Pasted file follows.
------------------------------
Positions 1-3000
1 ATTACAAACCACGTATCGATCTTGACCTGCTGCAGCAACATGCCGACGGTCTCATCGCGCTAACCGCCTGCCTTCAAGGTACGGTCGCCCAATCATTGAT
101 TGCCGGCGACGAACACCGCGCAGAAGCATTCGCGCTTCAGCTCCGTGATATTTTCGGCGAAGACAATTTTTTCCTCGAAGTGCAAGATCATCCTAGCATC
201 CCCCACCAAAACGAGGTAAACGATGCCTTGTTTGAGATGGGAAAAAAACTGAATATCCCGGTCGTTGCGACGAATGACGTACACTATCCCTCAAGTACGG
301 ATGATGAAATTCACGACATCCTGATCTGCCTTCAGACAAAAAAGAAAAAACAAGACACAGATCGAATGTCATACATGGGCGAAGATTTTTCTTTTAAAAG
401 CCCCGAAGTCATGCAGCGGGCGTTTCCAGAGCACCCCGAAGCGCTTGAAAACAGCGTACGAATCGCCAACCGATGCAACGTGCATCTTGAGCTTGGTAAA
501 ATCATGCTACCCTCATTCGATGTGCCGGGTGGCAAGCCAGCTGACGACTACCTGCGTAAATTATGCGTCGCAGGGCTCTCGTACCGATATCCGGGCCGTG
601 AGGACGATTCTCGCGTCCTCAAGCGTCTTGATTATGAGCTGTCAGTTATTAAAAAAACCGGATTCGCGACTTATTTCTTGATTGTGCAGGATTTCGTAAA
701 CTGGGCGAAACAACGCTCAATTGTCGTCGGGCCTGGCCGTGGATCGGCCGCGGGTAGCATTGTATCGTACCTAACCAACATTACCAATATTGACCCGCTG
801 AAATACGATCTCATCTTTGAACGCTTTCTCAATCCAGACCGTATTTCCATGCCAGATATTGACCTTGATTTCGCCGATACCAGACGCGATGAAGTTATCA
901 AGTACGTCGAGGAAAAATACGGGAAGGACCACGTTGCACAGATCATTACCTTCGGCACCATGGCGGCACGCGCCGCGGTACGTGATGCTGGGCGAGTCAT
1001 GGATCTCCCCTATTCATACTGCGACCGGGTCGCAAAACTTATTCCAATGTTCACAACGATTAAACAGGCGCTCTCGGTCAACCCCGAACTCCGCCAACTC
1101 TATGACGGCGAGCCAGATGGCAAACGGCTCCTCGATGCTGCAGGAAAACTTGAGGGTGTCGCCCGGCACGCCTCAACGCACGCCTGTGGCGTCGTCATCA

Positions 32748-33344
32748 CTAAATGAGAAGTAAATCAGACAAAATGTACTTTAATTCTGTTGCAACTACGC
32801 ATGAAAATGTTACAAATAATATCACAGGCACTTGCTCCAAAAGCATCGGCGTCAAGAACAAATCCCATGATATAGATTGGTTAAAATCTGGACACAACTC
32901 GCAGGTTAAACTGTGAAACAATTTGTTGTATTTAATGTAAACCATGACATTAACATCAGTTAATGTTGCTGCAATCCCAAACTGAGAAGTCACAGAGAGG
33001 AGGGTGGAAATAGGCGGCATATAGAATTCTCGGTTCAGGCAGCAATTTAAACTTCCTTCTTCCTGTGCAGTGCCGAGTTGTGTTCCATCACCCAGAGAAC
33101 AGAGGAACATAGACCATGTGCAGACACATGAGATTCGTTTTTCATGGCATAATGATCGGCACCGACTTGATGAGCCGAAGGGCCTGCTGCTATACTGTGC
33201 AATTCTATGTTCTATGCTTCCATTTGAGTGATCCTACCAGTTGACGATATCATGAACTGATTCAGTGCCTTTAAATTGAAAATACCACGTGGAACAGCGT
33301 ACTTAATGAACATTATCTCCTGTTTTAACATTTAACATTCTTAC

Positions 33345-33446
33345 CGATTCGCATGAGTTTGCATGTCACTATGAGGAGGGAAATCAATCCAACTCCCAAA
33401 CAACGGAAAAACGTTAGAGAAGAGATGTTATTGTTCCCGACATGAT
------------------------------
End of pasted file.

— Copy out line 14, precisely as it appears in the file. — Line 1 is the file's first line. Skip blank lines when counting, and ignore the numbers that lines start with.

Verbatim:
Positions 32748-33344